*384“. . . that any car before stopping, starting or turning from a direct course on the highway was required, first, to ascertain whether any other motor vehicle or pedestrian was likely to be endangered, ... if another motor vehicle were involved he was required to give his signal by hand indicating what his movement was to be by signalling with his hand, except where the rear view was blocked, and in that case by some mechanical device approved by the State Highway & Public Works Commission, and the signalling of the hand as set forth in the statute, indicating . . . a left turn by (extending the left arm and) pointing outward with forefinger, . . . The law requires that that signal be given for at least 100 feet before the course of the driver was changed. The law requires not only that the hand must be extended indicating a turn, but that it must remain during the last 100 feet before the turn was made. A failure to give such signal was negligence per se, that is, negligence as a matter of law. (Italics added)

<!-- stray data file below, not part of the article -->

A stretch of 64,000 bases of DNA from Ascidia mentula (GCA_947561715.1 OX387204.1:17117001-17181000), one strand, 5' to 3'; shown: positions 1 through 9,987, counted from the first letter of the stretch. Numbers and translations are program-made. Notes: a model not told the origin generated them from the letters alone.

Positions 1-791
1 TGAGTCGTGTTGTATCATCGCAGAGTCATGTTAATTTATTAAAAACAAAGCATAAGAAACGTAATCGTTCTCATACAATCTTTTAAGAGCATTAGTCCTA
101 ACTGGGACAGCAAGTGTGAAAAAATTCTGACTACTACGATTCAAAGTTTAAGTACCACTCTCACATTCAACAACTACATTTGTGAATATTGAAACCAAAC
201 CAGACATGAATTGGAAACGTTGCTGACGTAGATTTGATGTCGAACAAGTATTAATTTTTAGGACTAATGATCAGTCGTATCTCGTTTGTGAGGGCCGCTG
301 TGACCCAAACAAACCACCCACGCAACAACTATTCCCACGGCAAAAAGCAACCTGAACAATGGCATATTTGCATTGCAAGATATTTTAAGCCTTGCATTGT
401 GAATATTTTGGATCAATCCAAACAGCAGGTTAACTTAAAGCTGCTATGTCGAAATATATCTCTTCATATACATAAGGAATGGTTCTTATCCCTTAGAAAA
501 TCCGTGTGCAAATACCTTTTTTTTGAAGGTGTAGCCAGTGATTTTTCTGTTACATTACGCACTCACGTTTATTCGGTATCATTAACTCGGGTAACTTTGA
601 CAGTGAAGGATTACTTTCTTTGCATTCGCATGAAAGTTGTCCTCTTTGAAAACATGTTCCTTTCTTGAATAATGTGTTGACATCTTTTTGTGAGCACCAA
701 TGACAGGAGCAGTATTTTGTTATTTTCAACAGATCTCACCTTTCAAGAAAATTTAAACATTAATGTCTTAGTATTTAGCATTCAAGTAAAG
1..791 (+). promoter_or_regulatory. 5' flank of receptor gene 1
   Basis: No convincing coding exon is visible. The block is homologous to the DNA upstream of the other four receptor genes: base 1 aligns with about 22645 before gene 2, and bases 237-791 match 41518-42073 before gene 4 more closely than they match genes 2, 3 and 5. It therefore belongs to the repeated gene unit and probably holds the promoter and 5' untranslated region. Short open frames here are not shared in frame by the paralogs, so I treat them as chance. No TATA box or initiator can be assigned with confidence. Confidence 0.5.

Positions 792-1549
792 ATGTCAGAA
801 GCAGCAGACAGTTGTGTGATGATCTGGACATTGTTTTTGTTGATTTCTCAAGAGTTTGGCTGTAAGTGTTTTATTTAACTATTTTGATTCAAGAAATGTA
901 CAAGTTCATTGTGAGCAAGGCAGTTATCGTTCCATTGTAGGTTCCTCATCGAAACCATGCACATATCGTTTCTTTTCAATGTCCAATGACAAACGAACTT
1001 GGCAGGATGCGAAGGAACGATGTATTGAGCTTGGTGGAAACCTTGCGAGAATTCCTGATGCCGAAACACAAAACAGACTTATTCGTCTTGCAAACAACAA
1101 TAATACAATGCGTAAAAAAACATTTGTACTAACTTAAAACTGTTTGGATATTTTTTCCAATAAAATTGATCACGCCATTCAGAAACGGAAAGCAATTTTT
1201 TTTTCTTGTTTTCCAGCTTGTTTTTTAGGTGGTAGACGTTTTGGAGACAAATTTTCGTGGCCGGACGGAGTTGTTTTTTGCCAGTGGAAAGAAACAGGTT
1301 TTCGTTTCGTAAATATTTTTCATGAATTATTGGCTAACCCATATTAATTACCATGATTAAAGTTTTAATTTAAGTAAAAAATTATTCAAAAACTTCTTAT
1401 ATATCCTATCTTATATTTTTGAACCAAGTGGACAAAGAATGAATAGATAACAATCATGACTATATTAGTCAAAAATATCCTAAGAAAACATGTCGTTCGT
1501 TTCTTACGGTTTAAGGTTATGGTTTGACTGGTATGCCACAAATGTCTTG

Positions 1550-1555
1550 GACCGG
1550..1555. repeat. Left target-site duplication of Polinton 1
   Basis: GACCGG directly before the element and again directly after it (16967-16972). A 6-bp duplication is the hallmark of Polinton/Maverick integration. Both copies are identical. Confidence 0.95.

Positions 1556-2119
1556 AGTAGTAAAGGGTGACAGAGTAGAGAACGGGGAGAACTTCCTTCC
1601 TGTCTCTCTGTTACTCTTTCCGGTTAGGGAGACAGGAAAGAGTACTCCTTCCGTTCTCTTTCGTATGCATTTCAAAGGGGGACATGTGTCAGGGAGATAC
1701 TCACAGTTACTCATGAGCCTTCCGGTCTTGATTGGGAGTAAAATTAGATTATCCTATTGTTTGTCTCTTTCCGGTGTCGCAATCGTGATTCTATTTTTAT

“. . . The plaintiff in the instant case contends that there was no hand signal given indicating a turn by Mr. Mock, the defendant contends that there was. .. . And the plaintiff contends that under Mr. Mode’s own testimony, that if you, are satisfied with what he says, that he signaled fifty feet before he made his turn he would be guilty of negligence, and the court so charges you" (Italics added)
The defendant’s exceptions to the foregoing instructions would seem to be well taken.
As pointed out by Ervin, J., in Cooley v. Baker, 231 N.C. 533, p. 536, 58 S.E. 2d 115, the provisions of G-.S. 20-154 do not require the driver of a motor vehicle intending to make a left turn upon a highway to signal his purpose to turn in every case: “The duty to give a statutory signal of an intended left turn does not arise in any event unless the operation of some ‘other vehicle may be affected by such movement.’ And even then the law does not require infallibility of the motorist. It imposes upon him the duty of giving a statutory signal of his intended left turn only in case the surrounding circumstances afford him reasonable grounds for apprehending that his making the left turn upon the highway might affect the operation of another vehicle.” Citing authorities.